Here's your question, written by her:


1. A friend of mine expressed an interest in moving to my city.

2. I've been looking for a roommate to help cut down on housing costs, so I suggest she move in with me.

3. My friend agrees. She'll move into my current apartment for now, and then we'll look for an apartment together.

4. My friend starts thinking about backing out three weeks before she's supposed to move. We talk it over and she re-agrees to move in. I'm starting to get worried about the situation. My apartment is re-valued so I cannot afford the new rent. Now I have to move.

5. Now things get weird. Sunday, the day she's supposed to move in I get one text from my friend that she's sick. Then nothing.

6. Now I'm freaking out. I have no idea what's going on or if she's still moving in. I try desperately to get in contact with her and send texts, emails, and try to call. No response to any of them. In retrospect maybe I shouldn't have sent as many. But I didn't know whether the lack of communication was because she was half-dead in the ER or because she was backing out again. The day that is supposed to be a move-in with a friend turns into a giant anxiety attack. Finally, at the end of the day with no further communication from her, I decide to take the next day off work and drive the 300 miles to see my friend to figure out the situation. Monday I get ready to leave, and finally receive my first communication from my friend since the text: an angry phone call telling me not to come. I'm very upset at this point and insist on coming anyway. She shouts me down.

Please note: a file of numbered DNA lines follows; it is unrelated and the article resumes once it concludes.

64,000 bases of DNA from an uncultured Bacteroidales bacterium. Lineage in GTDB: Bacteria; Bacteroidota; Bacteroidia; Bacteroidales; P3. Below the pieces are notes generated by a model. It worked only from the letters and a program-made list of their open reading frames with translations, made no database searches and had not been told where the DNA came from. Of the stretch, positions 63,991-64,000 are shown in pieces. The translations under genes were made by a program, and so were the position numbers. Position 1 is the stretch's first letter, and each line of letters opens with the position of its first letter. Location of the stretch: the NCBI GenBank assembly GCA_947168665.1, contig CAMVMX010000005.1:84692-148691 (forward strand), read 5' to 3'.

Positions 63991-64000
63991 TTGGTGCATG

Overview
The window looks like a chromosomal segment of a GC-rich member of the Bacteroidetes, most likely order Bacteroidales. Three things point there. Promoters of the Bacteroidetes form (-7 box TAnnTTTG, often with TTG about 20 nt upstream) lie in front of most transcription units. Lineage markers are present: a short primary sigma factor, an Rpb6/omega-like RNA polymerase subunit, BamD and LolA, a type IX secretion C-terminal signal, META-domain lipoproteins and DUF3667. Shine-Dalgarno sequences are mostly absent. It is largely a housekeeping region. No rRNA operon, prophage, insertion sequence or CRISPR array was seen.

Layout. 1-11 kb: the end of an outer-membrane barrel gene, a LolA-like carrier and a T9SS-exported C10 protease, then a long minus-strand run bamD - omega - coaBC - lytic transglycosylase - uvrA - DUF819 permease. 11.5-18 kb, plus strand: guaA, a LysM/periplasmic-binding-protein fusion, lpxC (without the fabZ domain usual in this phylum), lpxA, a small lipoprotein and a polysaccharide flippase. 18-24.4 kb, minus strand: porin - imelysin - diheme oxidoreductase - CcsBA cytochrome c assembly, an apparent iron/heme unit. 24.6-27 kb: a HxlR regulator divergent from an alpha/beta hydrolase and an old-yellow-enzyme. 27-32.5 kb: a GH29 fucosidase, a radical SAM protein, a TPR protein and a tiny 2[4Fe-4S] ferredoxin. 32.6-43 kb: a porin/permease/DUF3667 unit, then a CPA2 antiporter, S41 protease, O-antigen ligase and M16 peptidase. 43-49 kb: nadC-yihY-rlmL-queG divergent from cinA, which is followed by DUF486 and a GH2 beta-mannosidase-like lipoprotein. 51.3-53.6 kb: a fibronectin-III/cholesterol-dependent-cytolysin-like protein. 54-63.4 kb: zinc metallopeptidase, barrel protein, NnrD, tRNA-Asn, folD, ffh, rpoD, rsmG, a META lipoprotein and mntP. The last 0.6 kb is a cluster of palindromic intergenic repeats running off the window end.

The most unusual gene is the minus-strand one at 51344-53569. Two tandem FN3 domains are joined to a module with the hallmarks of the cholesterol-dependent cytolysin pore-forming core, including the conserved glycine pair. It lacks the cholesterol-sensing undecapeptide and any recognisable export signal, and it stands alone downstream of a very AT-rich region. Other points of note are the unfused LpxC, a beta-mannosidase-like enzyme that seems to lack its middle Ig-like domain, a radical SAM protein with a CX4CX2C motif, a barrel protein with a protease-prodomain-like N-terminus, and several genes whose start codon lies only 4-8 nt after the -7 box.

7. We have since been in sporadic contact via email. I am still unsure as to what happened. She was sick, but why wasn't she more clear? Does she still want to move in?

8. Yesterday, Thursday, I sent an email asking for clarification on my friend's moving status. As I said, I can't afford the rent here anymore. Remember, originally I wanted a roommate so I could pay less in housing costs!

Should I keep trying to get this girl to move in? Or should I abandon this effort entirely? I am sympathetic to my friend's sickness but resent how she left me in the lurch. She couldn't have sent a text or two more to clarify her intentions? I am also sick of how wishy-washy she's been about the move-in process. At this point I would be happy just knowing whether I'm going to have a roommate or not. If I'm not I can at least prepare to spend the next two weeks scrambling for an apartment somewhere else. I didn't have any contingency plans, as I didn't realize my friend was going to flake on me!


You have behaved like a huge jerk. If I were her I would not want you to move in with me. It's likely she's only trying to salvage the situation because she's going to be in such a financial bind if she doesn't.
posted by Anonymous at 8:25 AM on August 16, 2013

How is it that you can flip flop like this? Are you moving out of your parents' house, or some other living arrangement where you are not paying rent? I guess you must be, because for rent-paying people, changing your mind at the last minute about whether you are moving or not is a very, very difficult situation.

Typically it's necessary to give 30 days notice to one's landlord. At that point the landlord will look for a new person to rent to, meaning that you the tenant MUST leave by the date you said you would. It sounds like your friend may already have given notice to her landlords--maybe for the end of August? So to use that as an example, now she must move out in 2 weeks. That makes finding a new place pretty urgent, and she was expecting you to be there earlier in the week to get started on that.